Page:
On Growth

More Ways Tax Advisers Can Help Your M&A

Besides answering questions about valuation, tax advisers can help partners settle the many other tax obligations that are part of selling any IT services company.

Whatever type of transaction you're contemplating, be it an acquisition, merger or joint venture, your tax obligations need to be carefully assessed as part of selling your IT services business.

That's why we have a little more to say about tax advisers. In this series, we've covered "The 3 Components of a Winning M&A Team," "Leave Lawyers in Their M&A Lane" and "The Role of a Tax Adviser in M&A." That last column on tax advisers focused primarily on the ways they can help with valuation questions.

There are a lot of other tax obligations that need to be assessed in the process of selling an IT services company, and we'll take a look at those here.

First, your cash flow needs to be optimized. Selling your firm has to be structured for optimizing your net cash flows.

Second, when working with an M&A firm and tax specialist, the focus should be on saving you money and ensuring the overall finances are as efficient as possible. When selling, you need to be absolutely sure that your tax adviser checks the following boxes:

  • Gives sound tax-structuring advice
  • Produces tax advice on your business valuation
  • Helps you with international tax advice on cross-border transactions
  • Focuses energy on strategic growth and profitability priorities

Third, there has to be an analysis of tax issues relevant to you (the seller), the buyer and other M&A transaction parties. This process represents a key element in assessing overall feasibility and post-reorganization cash flows.

Selling Your IT Services Firm: Tax Structuring
For example, tax regarding corporate reorganization falls under the classifications of "qualified" and "non-qualified" in M&A transactions. This is important because certain gains may not be subject to any immediate taxation based on how you're classified -- that is, corporate divisions, contributions in kind, distributions in kind and share transfers.

As a result, it's essential to analyze the tax impact for the relevant parties and, where necessary, consider tax structuring alternatives.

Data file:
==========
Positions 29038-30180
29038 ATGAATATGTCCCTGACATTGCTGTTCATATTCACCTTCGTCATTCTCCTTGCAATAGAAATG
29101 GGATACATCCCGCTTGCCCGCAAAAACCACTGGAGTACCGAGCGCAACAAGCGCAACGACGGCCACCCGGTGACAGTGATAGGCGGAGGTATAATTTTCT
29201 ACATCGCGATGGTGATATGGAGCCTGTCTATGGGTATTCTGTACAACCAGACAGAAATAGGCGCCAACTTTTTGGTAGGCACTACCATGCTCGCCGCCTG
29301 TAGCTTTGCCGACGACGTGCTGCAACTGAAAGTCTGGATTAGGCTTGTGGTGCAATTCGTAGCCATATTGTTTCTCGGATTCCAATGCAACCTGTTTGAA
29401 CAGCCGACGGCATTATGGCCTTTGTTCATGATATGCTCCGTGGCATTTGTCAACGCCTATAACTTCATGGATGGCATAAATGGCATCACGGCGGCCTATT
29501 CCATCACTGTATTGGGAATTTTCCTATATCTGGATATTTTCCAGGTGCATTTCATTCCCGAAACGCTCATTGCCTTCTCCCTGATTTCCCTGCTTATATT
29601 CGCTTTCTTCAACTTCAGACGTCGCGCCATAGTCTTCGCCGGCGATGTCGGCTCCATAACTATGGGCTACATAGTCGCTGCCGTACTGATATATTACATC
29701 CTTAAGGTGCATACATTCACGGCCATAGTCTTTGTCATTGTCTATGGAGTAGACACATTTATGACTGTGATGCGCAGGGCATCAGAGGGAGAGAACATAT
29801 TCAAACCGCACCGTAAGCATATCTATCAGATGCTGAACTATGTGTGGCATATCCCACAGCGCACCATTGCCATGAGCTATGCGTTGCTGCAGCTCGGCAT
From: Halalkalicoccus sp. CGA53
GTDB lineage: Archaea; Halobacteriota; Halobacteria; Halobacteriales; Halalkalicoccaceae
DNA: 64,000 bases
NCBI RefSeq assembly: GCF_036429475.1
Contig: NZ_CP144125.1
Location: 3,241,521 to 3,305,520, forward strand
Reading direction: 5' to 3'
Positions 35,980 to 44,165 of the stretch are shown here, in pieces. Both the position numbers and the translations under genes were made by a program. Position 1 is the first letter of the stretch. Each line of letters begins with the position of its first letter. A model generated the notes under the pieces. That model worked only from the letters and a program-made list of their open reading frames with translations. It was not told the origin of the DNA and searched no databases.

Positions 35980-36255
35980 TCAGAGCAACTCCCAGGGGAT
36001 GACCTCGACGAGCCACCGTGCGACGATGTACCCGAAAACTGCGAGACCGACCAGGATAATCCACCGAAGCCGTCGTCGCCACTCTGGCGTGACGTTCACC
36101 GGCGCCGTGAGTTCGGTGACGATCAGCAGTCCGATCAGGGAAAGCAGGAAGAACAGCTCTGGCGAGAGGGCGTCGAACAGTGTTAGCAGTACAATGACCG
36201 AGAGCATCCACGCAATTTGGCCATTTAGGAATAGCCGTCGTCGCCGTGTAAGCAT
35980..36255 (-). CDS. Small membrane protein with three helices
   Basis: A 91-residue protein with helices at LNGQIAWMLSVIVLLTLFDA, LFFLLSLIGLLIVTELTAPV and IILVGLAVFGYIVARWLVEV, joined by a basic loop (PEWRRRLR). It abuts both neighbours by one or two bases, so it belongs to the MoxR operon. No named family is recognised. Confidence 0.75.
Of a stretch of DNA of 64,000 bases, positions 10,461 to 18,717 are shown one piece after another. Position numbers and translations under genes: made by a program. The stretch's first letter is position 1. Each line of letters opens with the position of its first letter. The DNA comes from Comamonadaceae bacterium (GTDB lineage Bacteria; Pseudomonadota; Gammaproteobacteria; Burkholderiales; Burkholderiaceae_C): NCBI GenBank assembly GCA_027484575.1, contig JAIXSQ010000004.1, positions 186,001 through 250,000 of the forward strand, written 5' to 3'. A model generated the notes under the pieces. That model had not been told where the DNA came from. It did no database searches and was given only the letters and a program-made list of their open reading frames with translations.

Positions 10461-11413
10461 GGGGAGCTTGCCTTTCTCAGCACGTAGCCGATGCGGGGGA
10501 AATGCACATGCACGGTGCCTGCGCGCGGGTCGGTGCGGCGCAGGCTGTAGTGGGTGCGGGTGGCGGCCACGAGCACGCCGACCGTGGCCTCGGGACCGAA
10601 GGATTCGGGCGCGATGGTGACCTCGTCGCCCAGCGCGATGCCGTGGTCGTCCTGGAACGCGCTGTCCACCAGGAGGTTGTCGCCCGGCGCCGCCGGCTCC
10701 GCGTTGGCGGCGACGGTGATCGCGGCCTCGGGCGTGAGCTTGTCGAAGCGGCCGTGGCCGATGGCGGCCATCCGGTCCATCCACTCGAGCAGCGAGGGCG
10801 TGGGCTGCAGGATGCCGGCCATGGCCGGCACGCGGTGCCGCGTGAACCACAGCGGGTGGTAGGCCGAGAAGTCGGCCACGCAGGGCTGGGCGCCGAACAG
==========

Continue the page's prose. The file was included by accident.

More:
Tax structuring objectives of the seller and the buyer may also differ. While a tax-free reorganization is in many cases optimal from the perspective of the seller, the seller and buyer may come to an agreement that a tax-free reorganization is less favorable overall.

Similar tradeoffs apply to a reorganization and careful planning is required.

Selling Your IT Services Firm: Tax Due Diligence
Then there's the tax due diligence. This is vital in detecting potential tax risks that might require mitigating countermeasures.

A tax analysis shouldn't be limited to a review of the tax returns. Instead, a comprehensive analysis of the tax attributes needs to be carried out, including taxation status, business flows, organizational structure, location, industry and so on.

Tax risks identified through a tax due diligence process may be a significant consideration in negotiating provisions of the sale and purchase agreement.

As you can see, there's a lot to the tax component of selling your professional services firm. You should know that a good M&A adviser will do all the heavy lifting for you and has a plan to attack the overall tax part of the M&A process.

In the next issue, we'll close the series with a deeper dive into the role of the M&A adviser when you're selling your company.

More On Growth Columns:

About the Author

Reed Warren is vice president of Revenue Rocket, an IT services growth consultancy and M&A adviser. You can reach him at rwarren@revenuerocket.com.